Ho ho ho and a very merry CHOAS!
Who doesn’t love the festive season? It’s a time to come together and share, celebrate and relax… However, so many parents are too busy trying to manage the needs of individuals within their families that they don’t get a chance to enjoy the festivities. Fortunately, we can help with that!
Here are here top 7 tips to avoid meltdowns, identify triggers and to navigate your way through this busy time of year…
You know your child best and you know the things that will cause distress. Think about these well in advance and make a plan. This could be about preparing your child and taking their lead. Make a calendar for December showing clearly when things are happening, events, decorating the tree, school ends, family visits and Christmas shopping.
Allow some input into the activities to give an element of control and ensure they are doing some activities they enjoy.
2. IDENTIFY POTENTIAL TRIGGERS
· Wider family visiting
· Christmas Nativity Play
· Christmas Parties or School Fayres
· Father Christmas
· Change of routine/lack of structure
3. TALK TO SCHOOL
Communicate with school your concerns with school and come up with a plan for a run up to Christmas that keeps anxiety and stress to a minimum for the child.
Use social stories and visual prompts where appropriate.
4. Make Allowances & Pick your Battles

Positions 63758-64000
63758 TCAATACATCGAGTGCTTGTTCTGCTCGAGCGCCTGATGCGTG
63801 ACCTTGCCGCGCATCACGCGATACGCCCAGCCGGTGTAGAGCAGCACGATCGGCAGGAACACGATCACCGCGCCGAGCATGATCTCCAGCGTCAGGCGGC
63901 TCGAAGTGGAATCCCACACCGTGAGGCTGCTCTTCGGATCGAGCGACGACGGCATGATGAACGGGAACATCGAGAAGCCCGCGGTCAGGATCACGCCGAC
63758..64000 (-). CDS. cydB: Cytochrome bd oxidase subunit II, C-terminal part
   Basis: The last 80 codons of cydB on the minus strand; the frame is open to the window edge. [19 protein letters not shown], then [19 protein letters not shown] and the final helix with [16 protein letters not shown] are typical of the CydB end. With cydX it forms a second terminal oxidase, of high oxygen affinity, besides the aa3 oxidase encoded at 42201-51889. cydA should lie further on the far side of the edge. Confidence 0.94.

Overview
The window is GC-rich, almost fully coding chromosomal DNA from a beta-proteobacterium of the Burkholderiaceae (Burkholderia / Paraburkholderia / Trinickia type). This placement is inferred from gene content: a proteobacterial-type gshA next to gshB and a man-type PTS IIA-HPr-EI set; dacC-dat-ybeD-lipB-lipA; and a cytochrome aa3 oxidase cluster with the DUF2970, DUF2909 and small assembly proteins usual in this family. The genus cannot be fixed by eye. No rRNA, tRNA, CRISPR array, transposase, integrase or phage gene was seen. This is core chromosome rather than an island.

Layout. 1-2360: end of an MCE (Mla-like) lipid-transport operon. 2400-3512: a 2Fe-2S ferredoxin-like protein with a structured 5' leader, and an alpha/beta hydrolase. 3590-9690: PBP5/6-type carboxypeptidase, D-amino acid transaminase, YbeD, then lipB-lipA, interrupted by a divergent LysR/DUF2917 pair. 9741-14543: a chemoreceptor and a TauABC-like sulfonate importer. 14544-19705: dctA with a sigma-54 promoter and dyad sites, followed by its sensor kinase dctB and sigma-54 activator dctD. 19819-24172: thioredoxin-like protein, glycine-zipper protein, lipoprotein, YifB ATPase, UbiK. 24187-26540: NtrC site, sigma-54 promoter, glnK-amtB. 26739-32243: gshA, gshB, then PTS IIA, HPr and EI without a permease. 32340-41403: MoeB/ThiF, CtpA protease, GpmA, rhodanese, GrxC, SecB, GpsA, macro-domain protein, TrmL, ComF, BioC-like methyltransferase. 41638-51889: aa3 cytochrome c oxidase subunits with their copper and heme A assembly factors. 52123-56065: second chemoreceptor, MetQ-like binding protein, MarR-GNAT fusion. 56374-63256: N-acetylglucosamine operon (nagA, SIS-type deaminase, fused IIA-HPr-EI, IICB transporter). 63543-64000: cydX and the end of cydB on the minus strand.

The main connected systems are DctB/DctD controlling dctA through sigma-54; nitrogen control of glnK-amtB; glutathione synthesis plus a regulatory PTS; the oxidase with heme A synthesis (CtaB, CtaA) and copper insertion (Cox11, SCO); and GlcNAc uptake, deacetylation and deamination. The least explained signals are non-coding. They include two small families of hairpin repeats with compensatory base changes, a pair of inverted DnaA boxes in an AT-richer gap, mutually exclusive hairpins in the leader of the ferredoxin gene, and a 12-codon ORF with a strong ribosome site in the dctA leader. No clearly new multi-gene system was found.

Think about how you can manage some of the tricky situations that may arise.
This could be food, socialising or activities.
What are your expectations? What are the priorities, and can there be any adaptations or adjustments made?
Some children with Autism do not like surprises! So, receiving unknown gifts can cause anxiety. Perhaps thinking about allowing them to create a list (to a budget!) and sticking to it.
Try not to make them open their presents from wider family in front of them – they may prefer to do this without an audience.
6. Christmas Dinner
Do they need to eat the same as everyone else?
If you are going to eat with wider family perhaps take some food that you know they will eat.
Think about crackers at the table and whether this might cause an issue.
When visiting family and friends take activities that your child can do whilst others are socialising. This could be technology, a puzzle or colouring depending on what works for your child.
If possible, aim to have somewhere quieter where they can sit. Advice from my own child is that she likes to feel part of what’s going on without actively being part of what’s going on.
Schedule plenty of down time too.
If you’d like to read more about Neurodiversity at Christmas CLICK HERE to read our lived experience blog.